Attention Stone Crab Harvesters…….
New measures related to configuration of the stone crab trap entrance will be effective Oct. 5.
Beginning this year’s stone crab season, the use of round entrances (also known as throats or funnels) will no longer be allowed for stone crab traps used in state or federal waters off these three counties; Collier, Monroe and Miami-Dade.
The changes will also require that the rectangular or rounded rectangular entrances typically used in stone crab traps be no larger than 5½ by 3 1/8 inches at the most narrow portion of the opening.
The changes will bring the gear regulations for these three counties more closely in line with the way the stone crab fishery has traditionally operated in the region and prevent the use of stone crab traps to target lobster. The FWC did not adopt any changes to the allowable size of the overall trap, although that had been considered previously.
For questions call Dan Ellinor at 850-617-9629.
STONE CRAB: Menippe mercenaria or Menippe adina
||Gulf State Waters
|| Atlantic State Waters
|Minimum Size Limit
|| Claws harvested only: 2 3/4 inches; no egg-bearing females
|| None; Incidental bycatch 5 gallons
|| Closed May 16 - Oct. 14 (see *Note below)
*Note: Traps may be placed in the water and baited 10 days prior to the opening of the stone crab season. Please be aware that once placed, you may not tend to the traps until the start of the season, at which time you may begin harvesting. Traps must be removed within five days after the close of the stone crab season.
Saltwater Products License (SPL), Restricted Species Endorsement (RS) and Stone Crab Endorsement (X)
- Traps made from either wood, plastic or wire
- Cannot use any device to puncture, crush or injure the crab body.
- Live stone crabs that are not immediately returned to the water must be kept in shaded containers and kept damp.
- Maximum trap size is 24 inches by 24 inches by 24 inches or a volume of 8 cubic feet
- Traps can be made from either wood, wire or plastic
NEW: Throat must be 5 1/2 by 3 1/8 inches in Collier, Monroe and Miami-Dade
If the throat or entrance is round, it cannot exceed 5 inches in diameter
- NEW: Round throats prohibited in Collier, Monroe and Miami-Dade counties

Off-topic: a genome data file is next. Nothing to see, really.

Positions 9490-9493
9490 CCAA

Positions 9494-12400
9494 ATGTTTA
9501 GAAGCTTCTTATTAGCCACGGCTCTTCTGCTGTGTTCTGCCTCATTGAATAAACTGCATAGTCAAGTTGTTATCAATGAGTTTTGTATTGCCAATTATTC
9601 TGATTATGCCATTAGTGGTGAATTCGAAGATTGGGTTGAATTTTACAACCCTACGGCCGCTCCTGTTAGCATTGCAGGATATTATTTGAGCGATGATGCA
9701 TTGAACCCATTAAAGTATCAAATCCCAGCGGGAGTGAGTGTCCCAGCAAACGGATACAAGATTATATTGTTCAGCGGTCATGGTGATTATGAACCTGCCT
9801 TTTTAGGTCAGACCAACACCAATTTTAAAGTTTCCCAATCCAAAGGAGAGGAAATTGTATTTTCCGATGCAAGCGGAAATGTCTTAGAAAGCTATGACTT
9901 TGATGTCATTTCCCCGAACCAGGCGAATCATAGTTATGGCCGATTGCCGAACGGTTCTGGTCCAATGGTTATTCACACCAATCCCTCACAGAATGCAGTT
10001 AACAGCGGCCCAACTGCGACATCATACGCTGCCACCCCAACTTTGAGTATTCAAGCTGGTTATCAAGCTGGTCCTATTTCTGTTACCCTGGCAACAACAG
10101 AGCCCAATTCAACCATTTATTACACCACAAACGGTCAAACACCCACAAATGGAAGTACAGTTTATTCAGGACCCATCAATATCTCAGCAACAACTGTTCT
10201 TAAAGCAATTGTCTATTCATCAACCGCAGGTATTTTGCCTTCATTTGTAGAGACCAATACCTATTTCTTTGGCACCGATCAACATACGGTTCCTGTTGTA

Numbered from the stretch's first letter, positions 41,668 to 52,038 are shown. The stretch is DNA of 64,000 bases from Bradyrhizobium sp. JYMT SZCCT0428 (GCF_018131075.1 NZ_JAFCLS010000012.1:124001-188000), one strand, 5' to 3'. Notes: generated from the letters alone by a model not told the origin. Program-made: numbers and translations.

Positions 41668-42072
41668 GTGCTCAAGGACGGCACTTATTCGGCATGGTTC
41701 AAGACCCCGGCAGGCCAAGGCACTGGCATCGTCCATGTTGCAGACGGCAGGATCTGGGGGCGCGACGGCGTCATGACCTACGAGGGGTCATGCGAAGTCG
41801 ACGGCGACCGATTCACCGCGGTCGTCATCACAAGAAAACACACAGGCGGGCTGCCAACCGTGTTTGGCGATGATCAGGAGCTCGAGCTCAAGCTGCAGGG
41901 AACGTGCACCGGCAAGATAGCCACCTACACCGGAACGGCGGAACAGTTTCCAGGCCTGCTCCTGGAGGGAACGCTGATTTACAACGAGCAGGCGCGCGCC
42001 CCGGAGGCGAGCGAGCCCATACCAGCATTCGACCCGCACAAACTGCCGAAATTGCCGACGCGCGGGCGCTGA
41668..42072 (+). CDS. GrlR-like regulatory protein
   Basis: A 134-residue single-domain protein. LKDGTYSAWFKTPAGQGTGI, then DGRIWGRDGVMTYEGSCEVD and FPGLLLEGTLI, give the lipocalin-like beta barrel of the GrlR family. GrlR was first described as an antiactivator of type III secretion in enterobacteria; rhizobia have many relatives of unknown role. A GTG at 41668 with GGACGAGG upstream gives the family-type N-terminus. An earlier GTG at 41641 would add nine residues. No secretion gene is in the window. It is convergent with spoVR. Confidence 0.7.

- If the throat or entrance is round, it cannot exceed 5 inches in diameter
- Plastic traps must have a degradable pane that is 5 ½ inches by 3 ½ inches and is made of cypress or untreated pine slat no thicker than ¾ of an inch
- Wire traps must have at least three unobstructed escape rings (2 3/8 inches in diameter) located on a vertical side of the trap.
- A stone crab trap tag must be permanently affixed
- The buoy must be no smaller than 6 inches and must be marked with a legible blue crab endorsement number that is at least 2 inches tall
- May only be worked during daylight hours.
- Traps are prohibited in all navigation channels of Inland Coastal Waterways or channels marked by the U.S. Army Corp of Engineers, the U.S. Coast Guard or state, county or local governments.
- Pulling another person's trap without express consent of the owner and FWC Law Enforcement is prohibited.
- No more than two stone crab endorsement numbers (X) shall be used on a single vessel.
Video: How to Harvest a Stone Crab Claw
Can both stone crab claws be harvested?
Both claws of a stone crab may be harvested if they are of legal size. Although it is currently lawful to harvest both of a stone crab's claws, this practice leaves the stone crab with few alternatives to defend itself from predators. Although the crab can still obtain minimal amounts of food with no claws, having one claw (if the other one is harvested) will help the crab obtain greater amounts of food in a shorter amount of time. Stone crabs (like other crustaceans) have the ability to grow back their claws, but this process requires a large amount of energy in the form of food. The quicker the crab can obtain the energy required to molt and grow its lost claw, the sooner this renewable delicacy will have another claw to replace the missing one.